Ownership Culture at Work

Ownership Culture at Work

In the contemporary business environment, fostering a culture of ownership at work is of utmost importance. This approach encourages employees to take initiative, be accountable, and feel genuinely invested in the organization’s success. But what exactly does ownership culture entail, and how can companies effectively cultivate it? Let’s dive into the details.

What distinguishes the usual leader or business owner from the typical employee in terms of work ethic?

Business owners, managers, and senior managers typically have a significant personal stake in the business’s success, whether it be financial or reputational. They are more concerned with the organizations annual performance and are motivated to ensure its success. Employees, on the other hand, may not have the same feeling of ownership, which can lead to a lack of dedication to attaining the company’s goals.

Creating an ownership culture in a firm may take time and a complete attitude shift. When employees or other stakeholders feel a sense of ownership over a business, it brings significant impact, influencing not only how they perform, but also how they perceive their function.


What is Ownership Culture?

It is an organizational climate in which employees feel ownership and responsibility for their work and the company’s goals. It involves instilling a mindset such that employees behave as if they own a piece of the company. This means that employees take the initiative, display accountability, and invest deeply in their work, contributing to the company’s success as if it were their own.

Employee ownership mentality emphasizes mental connections and emotional investments in an organization, focusing on daily responsibilities and contributing to the company’s long-term vision and objectives, fostering accountability and responsibility. Employee engagement that fosters this culture is an important ingredient for company success and growth.

Why is Ownership Culture Important?

  • Employee Engagement and Motivation: When employees experience a sense of ownership, they are more likely to be involved and motivated. They are concerned with the results of their work and strive to do their best.
  • Increased innovation and creativity: An ownership culture encourages creativity, risk-taking, and innovation, fostering a work environment where individuals are encouraged to think creatively and take risks without fear of failure.
  • Higher Workplace Accountability: Ownership promotes a strong sense of personal accountability, leading to increased employee responsibility, improved performance, and reduced errors.
  • Improved Customer Satisfaction: Employees who take ownership of their work are more likely to prioritize customer satisfaction, as they understand the direct impact of their actions on the company’s performance.
  • Retention and Loyalty: Employees who feel appreciated and important to the company’s success are more likely to stay loyal and dedicated, reducing turnover rates and enhancing workforce retention.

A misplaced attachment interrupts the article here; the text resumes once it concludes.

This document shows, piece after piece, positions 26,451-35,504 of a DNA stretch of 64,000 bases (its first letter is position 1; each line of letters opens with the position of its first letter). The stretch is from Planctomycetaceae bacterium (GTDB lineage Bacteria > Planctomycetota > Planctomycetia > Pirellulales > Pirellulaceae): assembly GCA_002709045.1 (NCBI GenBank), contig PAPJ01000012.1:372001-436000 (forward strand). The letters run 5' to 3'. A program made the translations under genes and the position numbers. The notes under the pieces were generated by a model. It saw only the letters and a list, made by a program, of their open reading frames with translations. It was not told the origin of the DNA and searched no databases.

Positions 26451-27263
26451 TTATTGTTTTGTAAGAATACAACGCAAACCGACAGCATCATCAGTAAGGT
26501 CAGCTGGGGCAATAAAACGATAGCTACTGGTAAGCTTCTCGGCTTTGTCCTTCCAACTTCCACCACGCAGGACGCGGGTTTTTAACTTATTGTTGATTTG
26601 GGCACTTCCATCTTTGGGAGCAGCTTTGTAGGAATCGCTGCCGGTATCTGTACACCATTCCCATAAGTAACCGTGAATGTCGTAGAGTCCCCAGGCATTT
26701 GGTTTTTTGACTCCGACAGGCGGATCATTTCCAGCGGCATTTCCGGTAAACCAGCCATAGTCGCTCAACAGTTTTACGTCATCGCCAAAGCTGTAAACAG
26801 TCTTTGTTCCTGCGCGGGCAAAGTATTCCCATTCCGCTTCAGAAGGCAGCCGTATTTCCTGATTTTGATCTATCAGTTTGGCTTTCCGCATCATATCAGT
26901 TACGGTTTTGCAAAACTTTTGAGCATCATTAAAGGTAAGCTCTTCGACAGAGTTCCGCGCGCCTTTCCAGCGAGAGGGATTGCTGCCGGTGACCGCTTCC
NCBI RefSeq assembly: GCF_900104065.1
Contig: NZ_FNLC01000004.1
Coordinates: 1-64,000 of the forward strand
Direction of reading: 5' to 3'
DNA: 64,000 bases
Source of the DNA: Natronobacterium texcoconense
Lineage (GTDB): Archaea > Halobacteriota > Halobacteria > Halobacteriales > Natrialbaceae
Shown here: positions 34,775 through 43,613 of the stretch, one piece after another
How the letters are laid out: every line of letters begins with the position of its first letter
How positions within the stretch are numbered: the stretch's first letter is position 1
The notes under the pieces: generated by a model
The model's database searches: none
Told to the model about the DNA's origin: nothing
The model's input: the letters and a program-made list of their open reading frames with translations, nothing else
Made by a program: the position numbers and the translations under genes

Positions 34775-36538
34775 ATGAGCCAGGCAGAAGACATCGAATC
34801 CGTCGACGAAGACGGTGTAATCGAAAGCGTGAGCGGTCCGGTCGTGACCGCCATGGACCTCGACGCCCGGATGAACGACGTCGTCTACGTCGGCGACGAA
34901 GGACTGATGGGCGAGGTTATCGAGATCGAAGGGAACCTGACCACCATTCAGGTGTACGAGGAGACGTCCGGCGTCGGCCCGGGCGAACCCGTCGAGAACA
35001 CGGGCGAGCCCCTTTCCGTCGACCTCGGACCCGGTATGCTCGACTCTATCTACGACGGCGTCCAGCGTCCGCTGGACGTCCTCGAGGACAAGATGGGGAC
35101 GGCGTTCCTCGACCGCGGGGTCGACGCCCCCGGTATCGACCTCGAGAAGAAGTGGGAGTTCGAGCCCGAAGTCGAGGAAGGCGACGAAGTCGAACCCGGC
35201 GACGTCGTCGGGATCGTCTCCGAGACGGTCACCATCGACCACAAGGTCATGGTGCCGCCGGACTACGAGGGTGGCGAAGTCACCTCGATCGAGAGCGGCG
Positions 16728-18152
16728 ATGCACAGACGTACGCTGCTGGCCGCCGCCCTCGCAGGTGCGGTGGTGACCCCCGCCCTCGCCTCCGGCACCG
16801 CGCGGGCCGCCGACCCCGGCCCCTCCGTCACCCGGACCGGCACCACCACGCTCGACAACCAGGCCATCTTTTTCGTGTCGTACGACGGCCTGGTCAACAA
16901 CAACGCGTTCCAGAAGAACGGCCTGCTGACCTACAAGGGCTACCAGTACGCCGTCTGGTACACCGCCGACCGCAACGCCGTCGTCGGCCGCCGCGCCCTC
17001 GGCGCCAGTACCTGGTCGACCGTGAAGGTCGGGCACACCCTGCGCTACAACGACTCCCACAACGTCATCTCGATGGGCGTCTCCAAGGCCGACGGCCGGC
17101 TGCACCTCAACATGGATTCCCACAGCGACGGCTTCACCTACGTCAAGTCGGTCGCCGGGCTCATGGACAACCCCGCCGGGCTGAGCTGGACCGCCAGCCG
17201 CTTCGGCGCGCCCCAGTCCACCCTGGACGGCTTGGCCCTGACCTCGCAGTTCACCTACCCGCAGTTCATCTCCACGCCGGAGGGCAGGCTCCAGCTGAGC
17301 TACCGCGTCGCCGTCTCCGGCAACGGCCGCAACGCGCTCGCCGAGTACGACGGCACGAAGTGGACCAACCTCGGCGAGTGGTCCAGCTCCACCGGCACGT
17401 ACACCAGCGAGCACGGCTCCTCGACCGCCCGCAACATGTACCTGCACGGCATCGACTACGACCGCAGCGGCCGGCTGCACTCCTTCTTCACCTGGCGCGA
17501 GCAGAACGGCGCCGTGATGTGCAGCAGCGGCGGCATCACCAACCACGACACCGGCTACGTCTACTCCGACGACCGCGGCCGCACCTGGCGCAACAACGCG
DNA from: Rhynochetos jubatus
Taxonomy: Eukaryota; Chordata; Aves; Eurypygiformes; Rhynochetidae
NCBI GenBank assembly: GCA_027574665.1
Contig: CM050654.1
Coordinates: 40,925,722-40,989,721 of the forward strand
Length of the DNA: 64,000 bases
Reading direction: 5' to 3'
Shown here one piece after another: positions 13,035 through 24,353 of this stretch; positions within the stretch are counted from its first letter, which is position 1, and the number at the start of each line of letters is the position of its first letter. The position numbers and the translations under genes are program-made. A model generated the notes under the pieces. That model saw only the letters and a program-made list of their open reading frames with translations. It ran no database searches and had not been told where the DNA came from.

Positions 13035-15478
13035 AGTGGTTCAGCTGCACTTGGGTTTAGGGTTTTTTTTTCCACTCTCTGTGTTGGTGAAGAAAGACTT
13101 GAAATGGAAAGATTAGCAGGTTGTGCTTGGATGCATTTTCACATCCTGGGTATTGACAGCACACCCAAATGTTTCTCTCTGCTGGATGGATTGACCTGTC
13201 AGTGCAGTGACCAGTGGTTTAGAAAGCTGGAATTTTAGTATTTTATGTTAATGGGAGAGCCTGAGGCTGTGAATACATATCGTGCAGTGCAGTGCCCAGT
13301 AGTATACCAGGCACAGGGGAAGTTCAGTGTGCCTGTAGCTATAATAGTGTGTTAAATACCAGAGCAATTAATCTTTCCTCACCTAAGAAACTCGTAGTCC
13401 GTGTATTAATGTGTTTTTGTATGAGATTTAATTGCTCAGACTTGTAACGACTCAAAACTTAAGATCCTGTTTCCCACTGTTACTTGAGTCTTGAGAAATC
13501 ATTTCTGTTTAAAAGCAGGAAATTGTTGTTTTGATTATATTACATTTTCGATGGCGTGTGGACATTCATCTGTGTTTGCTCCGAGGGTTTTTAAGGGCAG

How Can We Foster Ownership Culture at Work?

  • Empower employees through providing them with autonomy and resources. Increase employee motivation.
  • Share the company’s vision and objectives with them.
  • Promote accountability through regular feedback and performance reviews.
  • Recognize contributions by rewarding and celebrating accomplishments.
  • Establish a conducive environment for open discourse by fostering open communication.
  • Provide development opportunities by investing in training and professional growth.
  • Leaders should demonstrate desired behaviors by leading by example.
  • Finally, encourage collaboration and sharing of responsibilities. 

HR Practices in South Africa and Nigeria

Incorporating ownership culture into HR processes in Nigeria and South Africa workplaces can have a substantial impact on employee engagement and organizational success. Understanding the distinct characteristics of your workplace culture is critical for successfully applying these techniques.

Here are some real world examples of Ownership Culture at a workplace: 


Google is famous for its ‘20% time’ philosophy, which encourages employee invention and creativity. This practice, sometimes referred to as “Innovation Time Off,” dates back to the early 2000s and has received global reputation and acclaim. They promote creativity by allocating 20% of their time towards personal projects. Read more from source: https://rb.gy/cm9os2

Southwest Airlines They empower their staff to improve customer experience. Read more about this here: https://rb.gy/nvxluc

In conclusion, creating an ownership culture is more than a plan; it is a commitment to developing a more engaged, innovative, and accountable staff, which will drive corporate success and job satisfaction. As a business owner and HR professional, which of the measures above will you employ to foster an ownership culture within your workplace?

Employee Management: 7 HR Best Practices

Employee Management